The Post office Pension fund – why not another £7 billion of taxpayer obligation?

In this new world where the all powerful state can take on any financial obligation, I guess nationalising the Post Office pension fund deficit is small beer. After all, a one percent loss on the gross assets of RBS is three times the size of the pension fund obligation we read we are about to take on.

For those of us who still think governments too have t to control what they borrow, spend and guarantee, it is yet another large sum that taxpayers, sometime, are going to have to pay for. Pensions have become shrouded in jargon and regulatory complexity. Actuaries and experts exchange complex sums, attempting at any given date to come up with a figure for the “deficit”, the shortfall of money in the scheme to meet its future liabilities.

These deficit figures can be very volatile. They are the product of two very difficult forecasts. The expert needs to work out how much all the pensions are going to cost. That is a moving feast, as no-one knows for sure how long the pensioners will live, or how much their pensions will increase by in an inflationary world. Then the expert needs to decide how much the fund will make on its investments, an even more difficult matter to estimate.

Trustees responsible for the schemes are then faced with the issue of how they will fill in the deficit, if that is what their experts tell them they have at any given time. There are three ways of “correcting” a deficit, if all the assumptions in the deficit calculation are accepted and do not change over time. The trustees can improve the investment returns, above the Actuarlial assumptions in a way which persuades the Actuary. The Trustees can obtain more contributions from the company and the members. The Trustees can agree lower benefits with the members.

If the government is planning to take on the Post Office pension fund, it should first reach agreement with all involved on how it is going to tackle the deficit. Is the future semi privatised body going to increase employer contributions? Are members going to accept higher contributions or lower benefits? Can the investment strategy be improved? Or is the long suffering taxpayer simply going to pay whatever it takes to fill the present deficit, with no guarantee that there might not be another deficit in a few years time? If they go on getting the investment strategy wrong, or offer more generous benefits, will the taxpayer be expected to stump up?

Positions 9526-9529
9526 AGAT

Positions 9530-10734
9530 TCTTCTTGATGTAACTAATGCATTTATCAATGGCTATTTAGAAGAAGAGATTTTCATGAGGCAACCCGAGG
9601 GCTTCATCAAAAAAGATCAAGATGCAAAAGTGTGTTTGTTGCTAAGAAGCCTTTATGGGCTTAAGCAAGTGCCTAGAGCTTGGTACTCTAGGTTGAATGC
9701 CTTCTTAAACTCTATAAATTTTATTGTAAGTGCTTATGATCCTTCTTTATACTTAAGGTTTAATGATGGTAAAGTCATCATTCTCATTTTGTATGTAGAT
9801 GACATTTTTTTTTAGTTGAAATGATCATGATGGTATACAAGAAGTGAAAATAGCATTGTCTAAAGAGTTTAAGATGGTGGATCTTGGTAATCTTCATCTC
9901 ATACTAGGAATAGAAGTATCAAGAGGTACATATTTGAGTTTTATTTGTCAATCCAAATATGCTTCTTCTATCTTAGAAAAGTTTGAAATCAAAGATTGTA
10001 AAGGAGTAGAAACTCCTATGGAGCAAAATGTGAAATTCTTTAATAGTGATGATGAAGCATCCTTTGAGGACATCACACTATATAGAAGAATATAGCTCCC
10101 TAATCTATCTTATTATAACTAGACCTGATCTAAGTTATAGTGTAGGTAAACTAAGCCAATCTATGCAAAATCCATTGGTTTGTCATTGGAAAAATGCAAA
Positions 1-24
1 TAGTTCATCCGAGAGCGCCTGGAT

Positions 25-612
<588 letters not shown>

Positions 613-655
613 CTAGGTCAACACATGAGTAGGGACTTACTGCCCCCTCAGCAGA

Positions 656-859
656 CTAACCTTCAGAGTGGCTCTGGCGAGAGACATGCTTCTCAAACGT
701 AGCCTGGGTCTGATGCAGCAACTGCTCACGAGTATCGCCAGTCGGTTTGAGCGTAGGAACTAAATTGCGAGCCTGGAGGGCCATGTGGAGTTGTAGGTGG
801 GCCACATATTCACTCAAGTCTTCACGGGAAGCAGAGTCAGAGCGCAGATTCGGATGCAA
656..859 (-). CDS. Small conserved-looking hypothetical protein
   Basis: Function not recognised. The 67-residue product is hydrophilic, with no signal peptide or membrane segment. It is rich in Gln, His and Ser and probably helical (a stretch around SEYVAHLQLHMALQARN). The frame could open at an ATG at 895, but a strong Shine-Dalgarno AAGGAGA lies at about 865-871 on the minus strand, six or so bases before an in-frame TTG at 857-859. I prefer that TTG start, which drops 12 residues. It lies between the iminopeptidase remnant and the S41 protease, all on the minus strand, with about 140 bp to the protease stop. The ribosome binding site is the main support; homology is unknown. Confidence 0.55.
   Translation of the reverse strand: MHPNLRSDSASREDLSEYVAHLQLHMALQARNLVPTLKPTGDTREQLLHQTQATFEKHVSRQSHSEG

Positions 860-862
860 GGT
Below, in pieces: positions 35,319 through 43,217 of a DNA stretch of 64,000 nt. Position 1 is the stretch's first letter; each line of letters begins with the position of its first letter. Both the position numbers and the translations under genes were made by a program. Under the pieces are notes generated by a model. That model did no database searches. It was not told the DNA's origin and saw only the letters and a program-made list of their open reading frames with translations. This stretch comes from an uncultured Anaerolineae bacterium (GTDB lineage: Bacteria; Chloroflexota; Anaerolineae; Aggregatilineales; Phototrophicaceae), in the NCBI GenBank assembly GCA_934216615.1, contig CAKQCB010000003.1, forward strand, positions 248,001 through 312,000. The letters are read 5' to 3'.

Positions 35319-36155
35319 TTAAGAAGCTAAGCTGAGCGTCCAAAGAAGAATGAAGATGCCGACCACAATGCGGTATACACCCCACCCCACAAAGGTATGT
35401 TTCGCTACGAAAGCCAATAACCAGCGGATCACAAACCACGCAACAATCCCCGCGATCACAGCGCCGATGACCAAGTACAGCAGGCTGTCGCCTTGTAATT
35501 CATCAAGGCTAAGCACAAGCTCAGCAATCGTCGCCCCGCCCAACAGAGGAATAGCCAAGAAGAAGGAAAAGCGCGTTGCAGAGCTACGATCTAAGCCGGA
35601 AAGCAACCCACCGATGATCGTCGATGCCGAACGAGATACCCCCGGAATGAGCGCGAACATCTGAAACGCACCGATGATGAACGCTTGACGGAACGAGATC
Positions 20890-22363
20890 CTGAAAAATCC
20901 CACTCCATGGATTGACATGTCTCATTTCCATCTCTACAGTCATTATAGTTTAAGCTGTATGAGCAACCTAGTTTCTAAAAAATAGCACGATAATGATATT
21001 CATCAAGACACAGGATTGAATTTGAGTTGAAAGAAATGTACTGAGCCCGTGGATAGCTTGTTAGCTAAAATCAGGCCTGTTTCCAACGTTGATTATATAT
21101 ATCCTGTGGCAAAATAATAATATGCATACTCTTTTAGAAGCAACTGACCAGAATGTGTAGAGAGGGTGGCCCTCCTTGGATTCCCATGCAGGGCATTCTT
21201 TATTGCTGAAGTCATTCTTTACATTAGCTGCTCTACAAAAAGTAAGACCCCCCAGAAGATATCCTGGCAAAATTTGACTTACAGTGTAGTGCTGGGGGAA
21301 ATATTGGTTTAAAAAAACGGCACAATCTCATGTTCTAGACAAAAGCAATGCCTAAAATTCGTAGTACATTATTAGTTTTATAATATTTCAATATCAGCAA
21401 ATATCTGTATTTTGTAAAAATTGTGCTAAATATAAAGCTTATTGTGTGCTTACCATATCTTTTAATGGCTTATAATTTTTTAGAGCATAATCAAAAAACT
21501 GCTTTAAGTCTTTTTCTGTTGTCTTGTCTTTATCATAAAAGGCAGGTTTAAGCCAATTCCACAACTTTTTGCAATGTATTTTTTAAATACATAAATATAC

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9 Comments

  1. Brian Tomkinson
    Posted December 16, 2008 at 10:54 am | Permalink

    It is truly frightening how much debt this government is prepared to burden onto the already overtaxed British taxpayers. How will this enormous deficit be paid? For some time I have had a fear that this will be done by printing money. This fear increases daily as I read certain commentators advocating such a measure and it was even mentioned by Vince Cable in the Commons yesterday so by now it will be the accepted wisdom and obviously the right thing to do! (I’m joking of course). Isn’t this the road to absolute ruin as happened in Weimar Germany and Zimbabwe to name but two? I should welcome your views.

  2. MarkE
    Posted December 16, 2008 at 11:45 am | Permalink

    Are there any underlying investments on which returns may be improved for Post Office pensioners, or is the Post Office pension scheme just another Ponzi scheme like National Insurance or the scam we’ve just seen, run by the wonderfully named Madoff?

    Reply: The PO scheme is certainly not a Ponzi scheme, and Mr Madoff has not been prosecuted or found guilty.

  3. Ian Jones
    Posted December 16, 2008 at 11:58 am | Permalink

    John,

    I dont think the Government cares about the £7bn deficit, netted off against the £22bn in the fund and its a nice reduction in the net debt of the Government for 2008/9. Accounting tricks which the taxpayer ends up footing the bill for so Labour can spin their way out of their mess.

  4. adam
    Posted December 16, 2008 at 12:14 pm | Permalink

    Yea the Post Office stole their pensions, i dont know if anyone even got in trouble for it, probably not.
    Remember seeing on the news a few years back people who had their pensions stolen were protesting and the government actually said they would compensate them, maybe that was a different bunch of people.